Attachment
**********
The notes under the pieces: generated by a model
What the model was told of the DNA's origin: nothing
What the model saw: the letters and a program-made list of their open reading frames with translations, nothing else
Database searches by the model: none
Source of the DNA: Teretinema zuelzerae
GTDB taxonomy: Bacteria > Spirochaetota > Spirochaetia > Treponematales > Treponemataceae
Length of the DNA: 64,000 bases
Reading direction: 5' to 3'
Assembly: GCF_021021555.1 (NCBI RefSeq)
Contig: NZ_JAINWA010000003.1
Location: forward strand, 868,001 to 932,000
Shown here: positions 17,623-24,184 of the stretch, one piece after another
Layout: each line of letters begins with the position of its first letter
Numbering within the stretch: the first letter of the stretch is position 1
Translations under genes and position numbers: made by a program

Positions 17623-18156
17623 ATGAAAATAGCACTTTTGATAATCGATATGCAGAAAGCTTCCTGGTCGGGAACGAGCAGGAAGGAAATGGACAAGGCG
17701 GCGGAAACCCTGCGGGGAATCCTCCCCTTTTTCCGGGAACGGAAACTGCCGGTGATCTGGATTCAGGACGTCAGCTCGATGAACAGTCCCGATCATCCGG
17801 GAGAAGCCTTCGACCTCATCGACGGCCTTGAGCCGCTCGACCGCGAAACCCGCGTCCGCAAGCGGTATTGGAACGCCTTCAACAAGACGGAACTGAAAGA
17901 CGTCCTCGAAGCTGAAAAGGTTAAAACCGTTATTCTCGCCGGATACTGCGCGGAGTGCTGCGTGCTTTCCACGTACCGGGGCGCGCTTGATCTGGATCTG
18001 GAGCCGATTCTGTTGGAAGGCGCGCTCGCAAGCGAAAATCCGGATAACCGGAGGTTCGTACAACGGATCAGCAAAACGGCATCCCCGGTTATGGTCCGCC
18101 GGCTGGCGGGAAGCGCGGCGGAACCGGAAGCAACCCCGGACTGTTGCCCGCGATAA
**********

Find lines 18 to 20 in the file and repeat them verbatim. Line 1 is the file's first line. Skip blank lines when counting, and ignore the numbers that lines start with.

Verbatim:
17701 GCGGAAACCCTGCGGGGAATCCTCCCCTTTTTCCGGGAACGGAAACTGCCGGTGATCTGGATTCAGGACGTCAGCTCGATGAACAGTCCCGATCATCCGG
17801 GAGAAGCCTTCGACCTCATCGACGGCCTTGAGCCGCTCGACCGCGAAACCCGCGTCCGCAAGCGGTATTGGAACGCCTTCAACAAGACGGAACTGAAAGA
17901 CGTCCTCGAAGCTGAAAAGGTTAAAACCGTTATTCTCGCCGGATACTGCGCGGAGTGCTGCGTGCTTTCCACGTACCGGGGCGCGCTTGATCTGGATCTG